FROM AWARDS TO ZERO AND EVERYTHING IN BETWEEN, WHY SHAH RUKH HAS RULED BOLLYWOOD

THIS week marks the 30th film anniversary of Shah Rukh Khan.

Hindi cinema’s biggest global star of the modern era made his big screen debut on June 25, 1992, in hit romantic drama Deewana. He went onto forge one of the most successful film careers in history with iconic work that changed the Bollywood landscape forever.

To celebrate 30 years of the man affectionately known as King Khan, Eastern Eye put together an all-you-need-to-know, alphabetical guide to his stunning cinema career.

Deewana

A is for Awards: Shah Rukh has won many prestigious honours across the years, but perhaps the most special is his Filmfare Award for Best Male Debut in Deewana (1992). After a successful television career, he made his cinema debut in the romantic drama alongside Rishi Kapoor and Divya Bharti, and immediately proved that he had real star quality.

B is for Break: After a steady start to his career, the actor got two lucky breaks that would change his life forever. Aamir Khan walking out of Darr (1993) and Salman Khan rejecting Baazigar (1993) opened the door for him to step into these films. Shah Rukh gained global attention with villainous turns in both movies, and became a name to be reckoned with.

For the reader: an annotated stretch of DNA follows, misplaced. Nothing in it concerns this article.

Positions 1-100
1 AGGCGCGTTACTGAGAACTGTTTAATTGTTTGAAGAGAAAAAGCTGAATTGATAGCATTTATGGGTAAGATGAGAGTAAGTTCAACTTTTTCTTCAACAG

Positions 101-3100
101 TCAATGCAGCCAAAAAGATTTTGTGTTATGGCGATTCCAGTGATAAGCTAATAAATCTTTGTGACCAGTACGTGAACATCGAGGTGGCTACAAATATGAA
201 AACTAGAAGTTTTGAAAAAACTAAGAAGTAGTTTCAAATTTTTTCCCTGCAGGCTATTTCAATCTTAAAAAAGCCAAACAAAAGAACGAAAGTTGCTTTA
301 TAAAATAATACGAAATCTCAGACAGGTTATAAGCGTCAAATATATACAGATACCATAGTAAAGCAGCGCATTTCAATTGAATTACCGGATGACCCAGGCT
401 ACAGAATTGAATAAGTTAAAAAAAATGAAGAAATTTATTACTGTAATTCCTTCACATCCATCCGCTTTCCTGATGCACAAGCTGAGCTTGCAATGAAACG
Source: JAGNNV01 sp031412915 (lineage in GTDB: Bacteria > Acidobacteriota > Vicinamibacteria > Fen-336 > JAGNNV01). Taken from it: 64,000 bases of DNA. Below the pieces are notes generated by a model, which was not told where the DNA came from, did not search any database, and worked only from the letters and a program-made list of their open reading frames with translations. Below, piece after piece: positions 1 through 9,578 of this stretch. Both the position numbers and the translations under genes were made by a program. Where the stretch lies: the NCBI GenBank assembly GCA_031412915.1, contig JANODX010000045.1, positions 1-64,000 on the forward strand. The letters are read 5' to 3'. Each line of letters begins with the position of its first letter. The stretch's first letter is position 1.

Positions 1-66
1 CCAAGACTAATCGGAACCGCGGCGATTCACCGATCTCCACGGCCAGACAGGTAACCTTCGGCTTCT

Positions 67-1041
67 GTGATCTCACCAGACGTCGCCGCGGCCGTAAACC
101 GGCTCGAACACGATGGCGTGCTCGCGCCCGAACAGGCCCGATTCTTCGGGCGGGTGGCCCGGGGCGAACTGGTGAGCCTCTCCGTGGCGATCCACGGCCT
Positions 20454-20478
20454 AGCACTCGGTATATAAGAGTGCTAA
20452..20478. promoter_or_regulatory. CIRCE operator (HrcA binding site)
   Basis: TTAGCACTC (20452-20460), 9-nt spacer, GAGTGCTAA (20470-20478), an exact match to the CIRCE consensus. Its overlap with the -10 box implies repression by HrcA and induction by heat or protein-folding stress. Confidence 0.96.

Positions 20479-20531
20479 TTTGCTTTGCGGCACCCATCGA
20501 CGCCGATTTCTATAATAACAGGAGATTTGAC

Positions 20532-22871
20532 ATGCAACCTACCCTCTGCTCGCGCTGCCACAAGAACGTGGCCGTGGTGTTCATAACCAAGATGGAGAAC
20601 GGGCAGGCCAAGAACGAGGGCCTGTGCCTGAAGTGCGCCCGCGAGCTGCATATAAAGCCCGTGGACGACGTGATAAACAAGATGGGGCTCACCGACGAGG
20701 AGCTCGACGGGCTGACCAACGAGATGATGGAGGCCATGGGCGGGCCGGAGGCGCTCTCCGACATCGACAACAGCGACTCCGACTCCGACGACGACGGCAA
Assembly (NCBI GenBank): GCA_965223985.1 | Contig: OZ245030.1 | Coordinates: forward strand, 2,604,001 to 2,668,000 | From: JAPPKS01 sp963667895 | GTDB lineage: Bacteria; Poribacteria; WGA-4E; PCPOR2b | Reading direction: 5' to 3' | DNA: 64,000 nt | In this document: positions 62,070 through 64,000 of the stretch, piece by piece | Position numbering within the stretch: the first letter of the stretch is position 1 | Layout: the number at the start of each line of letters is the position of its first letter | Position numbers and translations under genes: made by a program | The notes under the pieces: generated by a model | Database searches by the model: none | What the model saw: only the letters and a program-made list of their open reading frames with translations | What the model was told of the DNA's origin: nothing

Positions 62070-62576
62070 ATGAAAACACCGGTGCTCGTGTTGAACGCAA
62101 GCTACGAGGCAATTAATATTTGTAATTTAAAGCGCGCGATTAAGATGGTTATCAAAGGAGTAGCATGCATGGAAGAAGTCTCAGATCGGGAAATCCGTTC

C is for Chalte Chalte: After two box-office failures with decent efforts – Phir Bhi Dil Hai Hindustani (1999) and Asoka (2001) – he scored his first commercial success as a producer with Chalte Chalte (2003). Aishwarya Rai had been ejected from the film after an alleged on-set altercation between Shah Rukh and her then boyfriend Salman Khan, and Rani Mukerji stepped in to save the romantic drama.

Dilwala Dulhania Le Jayenge

D is for Dilwale Dulhania Le Jayenge: The recordbreaking 1995 release turned Shah Rukh into the undisputed king of Bollywood. It established him as a global superstar, and also gave him the crown of the king of romance (see R). The film connected with cross-generational audiences in a way no Hindi movie had ever done before. Younger audiences related to the protagonists, while older viewers loved the message of family values.

E is for Early gems: Modern-day audiences know the actor for his global blockbusters, but he had some great early gems that perhaps don’t get the credit they deserve, including Raju Bangaya Gentleman (1992), Chamatkar (1992) and Kabhi Haan Kabhi Naa (1994).